Perhaps the real problem today is that we elide the personal with the political. Perhaps a politics based on categories of identity is doomed to polarize people no matter how hard they try to empathize with others. Perhaps we need to revisit Hannah Arendt’s theory of political action which is predicated on maintaining a distinction between the public and the private. (Arendt, 1958) Maybe Arendt, that pioneering theorist of totalitarianism has something to offer contemporary political debate, especially if we entertain the thought that the political and the private are not as porous as most people take for granted these days. Agamben’s concept of ‘whatever singularity’ and ‘The Coming Community’ might also offer something to this debate ( Agamben, 1993) Briefly, Agamben’s concept of ‘whatever being’ or ‘whatever singularity’ represents an attempt to develop a concept of community that is not predicated on conventional categories of belonging — of being German, being Jewish, being gay, for example. Agamben reconfigures the relationship between the one and the many, the particular and the universal, the individual and the group, in order to conceive of singularity ‘as it is.’ ‘Whatever Being’ is neither particular nor universal. So, in other words, each instance of singularity is valued on its own terms, whatever those terms might be. Perhaps the emotional attraction of Radical empathy needs to be tempered with a bit more thought.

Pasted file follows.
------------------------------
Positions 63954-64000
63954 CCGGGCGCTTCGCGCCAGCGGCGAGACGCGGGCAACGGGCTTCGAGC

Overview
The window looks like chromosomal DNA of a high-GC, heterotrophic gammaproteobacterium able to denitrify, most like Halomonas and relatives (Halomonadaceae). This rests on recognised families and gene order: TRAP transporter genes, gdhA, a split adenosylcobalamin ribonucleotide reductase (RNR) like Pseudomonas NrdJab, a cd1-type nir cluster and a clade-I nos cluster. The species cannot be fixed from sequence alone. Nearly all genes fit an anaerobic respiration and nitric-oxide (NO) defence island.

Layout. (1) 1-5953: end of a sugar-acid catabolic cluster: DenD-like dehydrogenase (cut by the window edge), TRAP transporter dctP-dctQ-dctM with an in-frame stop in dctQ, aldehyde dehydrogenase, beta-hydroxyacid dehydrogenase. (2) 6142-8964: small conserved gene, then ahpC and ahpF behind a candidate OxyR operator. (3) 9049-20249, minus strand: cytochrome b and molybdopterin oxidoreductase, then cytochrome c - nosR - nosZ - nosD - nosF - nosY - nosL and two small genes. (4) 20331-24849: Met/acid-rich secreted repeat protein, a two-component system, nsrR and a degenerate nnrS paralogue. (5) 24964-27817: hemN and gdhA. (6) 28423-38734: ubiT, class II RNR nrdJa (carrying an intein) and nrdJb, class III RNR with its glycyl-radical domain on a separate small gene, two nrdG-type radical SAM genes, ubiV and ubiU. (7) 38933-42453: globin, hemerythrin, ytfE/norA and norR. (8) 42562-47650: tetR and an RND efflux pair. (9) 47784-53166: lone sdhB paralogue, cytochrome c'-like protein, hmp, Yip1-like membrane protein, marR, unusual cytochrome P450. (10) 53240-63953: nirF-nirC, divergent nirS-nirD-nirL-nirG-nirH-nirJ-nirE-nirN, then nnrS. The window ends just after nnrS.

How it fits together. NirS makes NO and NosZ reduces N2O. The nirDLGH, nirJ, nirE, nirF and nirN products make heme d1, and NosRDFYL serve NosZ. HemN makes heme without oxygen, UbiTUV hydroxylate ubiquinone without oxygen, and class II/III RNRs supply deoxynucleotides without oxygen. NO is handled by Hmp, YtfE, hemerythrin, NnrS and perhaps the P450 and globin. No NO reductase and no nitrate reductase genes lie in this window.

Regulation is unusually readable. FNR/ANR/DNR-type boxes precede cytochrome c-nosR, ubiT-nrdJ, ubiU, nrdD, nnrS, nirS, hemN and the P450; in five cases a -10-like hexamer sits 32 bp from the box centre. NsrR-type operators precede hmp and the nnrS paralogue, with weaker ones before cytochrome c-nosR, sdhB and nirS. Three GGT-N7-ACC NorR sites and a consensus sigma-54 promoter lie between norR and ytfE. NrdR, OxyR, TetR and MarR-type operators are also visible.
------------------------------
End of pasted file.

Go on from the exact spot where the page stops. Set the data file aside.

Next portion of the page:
Arendt, Hannah (1958) The Human Condition. Chicago: University of Chicago Press.

Agamben, Giorgio (1993) The Coming Community. Trans. Michael Hardt. Minnesota: University of Minnesota Press.

Givens, Terri (2021) Terri Givens, Radical Empathy: Finding a Path to Bridging Racial Divides. Bristol: Policy Press.